New York Motorcycle Manual Online

New York offers motorcycle riders an extremely diverse world to explore, from the beauty of nature in the Adirondacks to the bustling city of New York, to miles of coastline where fresh seafood might beckon you to make a few stops.  But before you can begin to explore all that New York has to offer, you’ll need to get your motorcycle license and that means passing the motorcycle written test.

To help you prepare for the test we’ve included a copy of the official New York Motorcycle Manual below.  The handbook is designed to help you to prepare for the motorcycle operator’s license exam by providing critical safety information, rules of the road, and important regulations that are specific to riders.

Preparing With the NY Motorcycle Manual

This valuable resource is a good first step but at some point you will need to test your knowledge of the information found in the handbook.  Start getting immediate feedback with our New York Motorcycle Practice Tests.  Our tests are designed by experts to simulate the real exam.  So why put it off any longer?  Start studying today and before you know it you’ll have your license in hand.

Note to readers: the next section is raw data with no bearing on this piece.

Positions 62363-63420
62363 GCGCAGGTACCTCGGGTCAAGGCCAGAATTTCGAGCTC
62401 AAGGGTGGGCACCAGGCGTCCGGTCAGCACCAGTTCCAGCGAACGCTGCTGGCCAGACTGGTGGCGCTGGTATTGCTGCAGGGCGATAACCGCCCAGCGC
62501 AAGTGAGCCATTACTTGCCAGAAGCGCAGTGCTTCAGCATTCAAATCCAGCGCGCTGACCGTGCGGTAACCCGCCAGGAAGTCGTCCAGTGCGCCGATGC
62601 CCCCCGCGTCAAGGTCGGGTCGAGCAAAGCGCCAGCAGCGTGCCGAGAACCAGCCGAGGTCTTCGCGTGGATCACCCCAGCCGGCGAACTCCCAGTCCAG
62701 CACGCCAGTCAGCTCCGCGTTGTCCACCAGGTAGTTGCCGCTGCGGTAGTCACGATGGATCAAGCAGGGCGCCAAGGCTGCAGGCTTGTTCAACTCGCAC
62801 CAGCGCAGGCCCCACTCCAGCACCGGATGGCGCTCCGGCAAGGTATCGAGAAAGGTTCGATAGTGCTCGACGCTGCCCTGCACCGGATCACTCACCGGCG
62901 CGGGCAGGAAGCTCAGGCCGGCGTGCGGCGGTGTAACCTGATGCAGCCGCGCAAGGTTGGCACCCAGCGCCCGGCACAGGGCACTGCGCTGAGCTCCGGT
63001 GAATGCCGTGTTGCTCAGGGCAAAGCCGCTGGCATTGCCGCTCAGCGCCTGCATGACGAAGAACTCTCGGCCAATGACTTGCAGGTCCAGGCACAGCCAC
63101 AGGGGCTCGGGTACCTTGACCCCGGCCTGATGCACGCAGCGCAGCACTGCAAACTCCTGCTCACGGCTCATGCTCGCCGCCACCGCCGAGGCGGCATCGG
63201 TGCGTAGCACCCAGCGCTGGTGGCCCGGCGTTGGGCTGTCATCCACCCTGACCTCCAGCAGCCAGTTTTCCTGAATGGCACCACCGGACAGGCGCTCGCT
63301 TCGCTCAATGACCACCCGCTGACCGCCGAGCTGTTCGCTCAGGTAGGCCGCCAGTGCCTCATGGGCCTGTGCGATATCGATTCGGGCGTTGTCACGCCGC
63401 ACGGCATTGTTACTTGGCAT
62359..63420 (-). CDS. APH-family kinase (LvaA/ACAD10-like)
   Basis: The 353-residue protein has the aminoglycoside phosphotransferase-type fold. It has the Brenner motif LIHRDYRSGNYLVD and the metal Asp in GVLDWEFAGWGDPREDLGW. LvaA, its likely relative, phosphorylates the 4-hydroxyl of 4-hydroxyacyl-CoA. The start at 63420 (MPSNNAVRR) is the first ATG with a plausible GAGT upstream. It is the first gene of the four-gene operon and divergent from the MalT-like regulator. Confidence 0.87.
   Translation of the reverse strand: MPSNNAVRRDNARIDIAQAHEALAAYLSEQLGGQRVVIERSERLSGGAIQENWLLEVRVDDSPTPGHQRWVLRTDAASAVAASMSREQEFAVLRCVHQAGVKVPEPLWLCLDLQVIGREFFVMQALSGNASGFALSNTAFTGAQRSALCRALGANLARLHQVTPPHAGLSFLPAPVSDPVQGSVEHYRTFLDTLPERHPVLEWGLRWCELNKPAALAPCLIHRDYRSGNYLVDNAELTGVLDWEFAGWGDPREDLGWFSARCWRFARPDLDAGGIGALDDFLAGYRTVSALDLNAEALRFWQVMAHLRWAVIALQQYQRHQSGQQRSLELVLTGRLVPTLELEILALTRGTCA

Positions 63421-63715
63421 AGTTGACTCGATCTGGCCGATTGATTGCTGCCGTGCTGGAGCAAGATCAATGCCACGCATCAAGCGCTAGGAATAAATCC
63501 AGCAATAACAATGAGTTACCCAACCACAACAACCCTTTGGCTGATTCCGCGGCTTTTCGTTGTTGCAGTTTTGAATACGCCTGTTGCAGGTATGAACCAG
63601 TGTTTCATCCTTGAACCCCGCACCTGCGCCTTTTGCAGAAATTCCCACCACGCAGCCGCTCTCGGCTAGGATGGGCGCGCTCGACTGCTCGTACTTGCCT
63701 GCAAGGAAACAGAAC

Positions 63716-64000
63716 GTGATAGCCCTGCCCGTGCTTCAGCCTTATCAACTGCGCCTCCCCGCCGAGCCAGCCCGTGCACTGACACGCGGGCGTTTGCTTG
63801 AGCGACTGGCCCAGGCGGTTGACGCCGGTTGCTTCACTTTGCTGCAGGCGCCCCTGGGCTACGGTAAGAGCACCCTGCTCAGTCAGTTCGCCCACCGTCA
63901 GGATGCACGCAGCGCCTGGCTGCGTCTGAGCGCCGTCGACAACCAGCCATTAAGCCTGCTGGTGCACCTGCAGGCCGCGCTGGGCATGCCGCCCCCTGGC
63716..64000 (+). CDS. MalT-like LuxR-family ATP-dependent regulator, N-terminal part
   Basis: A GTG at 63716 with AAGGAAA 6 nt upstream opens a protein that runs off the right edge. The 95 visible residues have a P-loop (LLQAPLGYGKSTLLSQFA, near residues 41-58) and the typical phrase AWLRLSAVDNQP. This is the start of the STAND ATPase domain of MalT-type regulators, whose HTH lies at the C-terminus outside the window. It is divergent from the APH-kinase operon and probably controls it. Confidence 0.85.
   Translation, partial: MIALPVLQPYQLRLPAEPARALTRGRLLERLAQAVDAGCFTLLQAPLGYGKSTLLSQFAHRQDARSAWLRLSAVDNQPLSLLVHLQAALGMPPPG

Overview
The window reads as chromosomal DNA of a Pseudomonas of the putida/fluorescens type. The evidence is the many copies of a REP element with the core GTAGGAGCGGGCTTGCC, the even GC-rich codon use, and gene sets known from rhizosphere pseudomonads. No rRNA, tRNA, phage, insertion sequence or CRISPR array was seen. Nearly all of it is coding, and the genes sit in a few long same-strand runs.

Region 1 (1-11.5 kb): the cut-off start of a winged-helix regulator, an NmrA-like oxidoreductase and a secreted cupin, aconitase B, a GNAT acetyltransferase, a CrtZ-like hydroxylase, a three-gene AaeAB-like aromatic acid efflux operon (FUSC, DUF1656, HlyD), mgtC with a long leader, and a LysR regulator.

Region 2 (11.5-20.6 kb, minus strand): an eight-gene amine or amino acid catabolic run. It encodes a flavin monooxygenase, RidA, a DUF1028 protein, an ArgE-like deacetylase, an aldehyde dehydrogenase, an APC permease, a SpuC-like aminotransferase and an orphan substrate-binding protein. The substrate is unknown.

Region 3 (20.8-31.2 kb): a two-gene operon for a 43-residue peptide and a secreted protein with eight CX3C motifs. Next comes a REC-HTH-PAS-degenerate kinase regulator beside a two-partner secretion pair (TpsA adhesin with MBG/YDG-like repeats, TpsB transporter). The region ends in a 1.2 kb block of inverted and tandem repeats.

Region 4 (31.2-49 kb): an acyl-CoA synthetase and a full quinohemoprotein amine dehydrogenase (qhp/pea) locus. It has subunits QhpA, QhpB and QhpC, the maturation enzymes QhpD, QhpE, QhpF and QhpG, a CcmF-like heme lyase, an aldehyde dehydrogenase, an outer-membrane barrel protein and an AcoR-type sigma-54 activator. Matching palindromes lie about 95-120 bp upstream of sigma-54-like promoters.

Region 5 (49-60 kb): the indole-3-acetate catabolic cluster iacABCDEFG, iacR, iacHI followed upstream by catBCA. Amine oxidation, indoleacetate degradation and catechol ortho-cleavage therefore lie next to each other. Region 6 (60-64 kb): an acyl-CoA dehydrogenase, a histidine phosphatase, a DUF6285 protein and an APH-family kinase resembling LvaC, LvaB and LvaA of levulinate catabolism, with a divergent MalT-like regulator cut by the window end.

Topics Covered in the Manual

The New York Motorcycle Operator’s Handbook is published by the Motorcycle Safety Foundation and covers the following topics.

  • Motorcycle licensing – owning, registering, rules specific to riders, child passengers
  • Getting prepared – correct gear and use, knowledge of your motorcycle, responsibilities and proper checks
  • Knowing your limits – motorcycle control, proper posture, changing gears, proper braking and turning
  • Safe distances – positioning in lanes, passing, sharing lanes, merging
  • At an intersection – blind spots, passing and parking
  • Being seen – appropriate clothes, lights, signalling, mirrors and proper head checking, your horn and riding after dark
  • Avoiding a crash – fast stopping, quick maneuvers, and riding the curve
  • Treacherous roads – uneven, icy, slippery and rugged surfaces
  • Mechanical emergencies – tires, throttle, engine failure, chain and wobbling issues
  • Animals in the road
  • Airborne objects
  • Leaving the road
  • Additional cargo or people
  • Riding in group formation
  • State of mind – effects of alcohol and fatigue, laws and consequences
  • Getting your motorcycle license
  • Safety programs for riders